Center for Research Libraries
Thomas Padilla is Director of Information Systems and Technology Strategy at the Center for Research Libraries. Thomas has over ten years of experience developing, consulting, publishing, presenting, and teaching on responsible computational use of cultural heritage collections, digital strategy, data literacy, digital scholarship, and data curation. Thomas is Vice Chair, ACRL Research and Scholarly Environment Committee; Executive Committee Member, Association for Computers and the Humanities; Technical Advisory Board Member, Linked Infrastructure for Networked Cultural Scholarship.
Dr David Robert Grimes
Dublin City University
David is a physicist, cancer researcher, and author. His work encompasses everything from how tumours use oxygen to the impact of disinformation and conspiracy theory on public understanding. He has a strong focus on public understanding of science and medicine, contributing to BBC, RTE, The New York Times, The Guardian, Scientific American, The Irish Times, and PBS. He received the 2014 Maddox prize, and his first book, “The Irrational Ape – why we fall for disinformation, conspiracy theory, and propaganda” is out now from Simon & Schuster UK.
Christine Bohan is the deputy editor of The Journal, one of the most-read news websites in Ireland. Her work focuses on producing quality, trustworthy news stories for online audiences. She runs the factchecking project at The Journal, which was highlighted as one of the ten best editorial innovations in the UK and Ireland during the pandemic by Press Gazette. She is also the executive producer for its podcasts The Explainer and Stardust, which won a gold medal at the New York Festivals Radio Awards in 2020. She previously worked for The Guardian and The Irish Times, and is an occasional lecturer in journalism at Dublin City University.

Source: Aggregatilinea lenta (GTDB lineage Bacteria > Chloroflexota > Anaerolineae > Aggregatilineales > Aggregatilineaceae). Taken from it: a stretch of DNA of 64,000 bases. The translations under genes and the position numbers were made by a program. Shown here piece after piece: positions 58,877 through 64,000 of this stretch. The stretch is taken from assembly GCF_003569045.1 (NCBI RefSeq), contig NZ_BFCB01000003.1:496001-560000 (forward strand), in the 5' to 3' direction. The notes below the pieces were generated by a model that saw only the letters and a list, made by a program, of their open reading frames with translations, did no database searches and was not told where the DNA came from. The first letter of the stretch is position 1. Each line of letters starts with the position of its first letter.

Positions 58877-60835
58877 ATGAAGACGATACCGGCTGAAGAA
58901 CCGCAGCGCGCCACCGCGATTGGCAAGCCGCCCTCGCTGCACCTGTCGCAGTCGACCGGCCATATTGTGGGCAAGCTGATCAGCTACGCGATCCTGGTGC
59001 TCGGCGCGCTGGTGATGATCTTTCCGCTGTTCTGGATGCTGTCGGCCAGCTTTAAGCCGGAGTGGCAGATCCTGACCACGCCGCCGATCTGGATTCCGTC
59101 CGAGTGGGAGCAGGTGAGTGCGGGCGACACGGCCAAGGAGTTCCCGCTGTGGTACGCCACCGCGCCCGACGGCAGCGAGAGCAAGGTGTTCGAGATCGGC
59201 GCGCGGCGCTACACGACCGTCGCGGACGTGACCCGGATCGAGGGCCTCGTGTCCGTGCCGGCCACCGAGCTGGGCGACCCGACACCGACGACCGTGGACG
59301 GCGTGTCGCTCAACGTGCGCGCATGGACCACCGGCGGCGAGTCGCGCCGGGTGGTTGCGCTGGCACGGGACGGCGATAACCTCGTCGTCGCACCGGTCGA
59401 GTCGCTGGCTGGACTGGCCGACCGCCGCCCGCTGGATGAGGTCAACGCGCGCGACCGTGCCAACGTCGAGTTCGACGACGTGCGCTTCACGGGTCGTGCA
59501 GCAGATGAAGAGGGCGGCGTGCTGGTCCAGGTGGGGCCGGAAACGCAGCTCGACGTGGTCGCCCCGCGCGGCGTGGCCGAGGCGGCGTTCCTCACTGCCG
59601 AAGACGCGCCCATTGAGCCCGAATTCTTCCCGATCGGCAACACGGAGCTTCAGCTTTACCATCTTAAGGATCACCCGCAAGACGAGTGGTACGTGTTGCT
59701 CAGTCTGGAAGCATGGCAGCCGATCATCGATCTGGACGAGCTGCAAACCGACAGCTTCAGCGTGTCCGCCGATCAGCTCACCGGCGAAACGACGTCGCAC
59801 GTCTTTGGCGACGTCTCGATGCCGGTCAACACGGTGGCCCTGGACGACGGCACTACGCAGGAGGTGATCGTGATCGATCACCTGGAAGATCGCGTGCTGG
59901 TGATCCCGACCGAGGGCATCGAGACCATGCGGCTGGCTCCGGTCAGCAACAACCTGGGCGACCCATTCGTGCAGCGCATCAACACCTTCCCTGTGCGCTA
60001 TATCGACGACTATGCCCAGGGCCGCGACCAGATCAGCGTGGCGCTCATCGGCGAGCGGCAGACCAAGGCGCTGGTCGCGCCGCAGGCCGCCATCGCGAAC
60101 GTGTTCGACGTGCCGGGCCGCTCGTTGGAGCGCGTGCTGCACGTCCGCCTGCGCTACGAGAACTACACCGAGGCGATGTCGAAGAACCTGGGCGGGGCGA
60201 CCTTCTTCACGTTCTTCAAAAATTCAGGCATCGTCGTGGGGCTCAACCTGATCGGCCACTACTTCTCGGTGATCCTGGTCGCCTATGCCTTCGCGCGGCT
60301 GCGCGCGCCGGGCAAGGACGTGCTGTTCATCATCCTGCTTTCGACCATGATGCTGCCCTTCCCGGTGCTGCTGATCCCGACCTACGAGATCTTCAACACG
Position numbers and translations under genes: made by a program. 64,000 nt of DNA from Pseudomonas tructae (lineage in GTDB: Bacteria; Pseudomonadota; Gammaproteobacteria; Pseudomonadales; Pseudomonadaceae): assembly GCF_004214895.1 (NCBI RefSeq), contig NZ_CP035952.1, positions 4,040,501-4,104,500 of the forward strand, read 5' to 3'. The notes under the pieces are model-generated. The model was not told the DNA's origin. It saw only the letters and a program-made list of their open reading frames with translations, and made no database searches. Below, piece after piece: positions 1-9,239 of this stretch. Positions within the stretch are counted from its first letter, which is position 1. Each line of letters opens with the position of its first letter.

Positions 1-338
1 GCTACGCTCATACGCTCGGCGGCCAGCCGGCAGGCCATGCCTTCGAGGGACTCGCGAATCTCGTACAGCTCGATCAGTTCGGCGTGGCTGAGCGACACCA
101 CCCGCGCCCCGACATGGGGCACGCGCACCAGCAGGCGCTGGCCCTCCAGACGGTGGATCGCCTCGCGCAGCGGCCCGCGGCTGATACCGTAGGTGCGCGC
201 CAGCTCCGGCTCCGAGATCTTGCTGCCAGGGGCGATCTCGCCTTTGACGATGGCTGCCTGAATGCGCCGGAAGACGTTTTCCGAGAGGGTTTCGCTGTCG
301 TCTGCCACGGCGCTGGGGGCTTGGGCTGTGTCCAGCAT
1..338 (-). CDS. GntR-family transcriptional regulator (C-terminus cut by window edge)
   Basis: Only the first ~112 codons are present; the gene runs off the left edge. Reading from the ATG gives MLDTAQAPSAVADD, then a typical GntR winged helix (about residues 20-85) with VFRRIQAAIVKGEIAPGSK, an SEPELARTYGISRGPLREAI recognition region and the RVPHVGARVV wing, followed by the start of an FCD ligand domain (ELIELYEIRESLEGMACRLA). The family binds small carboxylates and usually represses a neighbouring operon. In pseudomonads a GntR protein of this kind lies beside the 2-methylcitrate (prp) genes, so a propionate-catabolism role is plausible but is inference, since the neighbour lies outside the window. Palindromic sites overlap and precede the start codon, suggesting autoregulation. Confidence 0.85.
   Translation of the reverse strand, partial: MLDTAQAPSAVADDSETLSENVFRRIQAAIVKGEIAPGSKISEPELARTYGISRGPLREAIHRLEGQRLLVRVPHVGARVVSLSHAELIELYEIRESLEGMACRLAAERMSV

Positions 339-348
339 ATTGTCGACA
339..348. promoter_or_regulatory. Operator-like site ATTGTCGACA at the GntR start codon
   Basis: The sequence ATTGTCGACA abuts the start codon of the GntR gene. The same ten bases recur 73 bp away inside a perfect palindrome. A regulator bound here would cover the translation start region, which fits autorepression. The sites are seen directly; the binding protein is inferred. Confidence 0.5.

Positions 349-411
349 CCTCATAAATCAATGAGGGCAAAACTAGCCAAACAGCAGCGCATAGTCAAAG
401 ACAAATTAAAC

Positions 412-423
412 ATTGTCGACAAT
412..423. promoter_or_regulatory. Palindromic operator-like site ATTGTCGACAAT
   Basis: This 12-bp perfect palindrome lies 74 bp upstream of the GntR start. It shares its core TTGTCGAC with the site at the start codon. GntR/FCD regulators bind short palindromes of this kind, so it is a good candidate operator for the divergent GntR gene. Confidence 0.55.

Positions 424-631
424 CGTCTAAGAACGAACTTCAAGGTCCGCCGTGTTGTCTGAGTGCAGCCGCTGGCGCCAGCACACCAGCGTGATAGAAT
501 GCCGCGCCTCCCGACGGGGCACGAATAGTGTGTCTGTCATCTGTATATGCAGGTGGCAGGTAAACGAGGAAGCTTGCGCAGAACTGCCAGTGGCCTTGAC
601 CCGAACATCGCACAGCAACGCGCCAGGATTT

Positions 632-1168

Dr Darren Dahly
HRB Clinical Research
Dr Darren Dahly is the Principal Statistician of the HRB Clinical Research Facility Cork, and a Senior Lecturer in Research Methods in the UCC School of Public Health. He consults and collaborates on a wide variety of patient-focused studies in and around Cork, and teaches postgraduates about clinical trial study design and analysis, reproducible research methods, and critical appraisal skills. You can also find him talking about trial methods on Twitter @statsepi.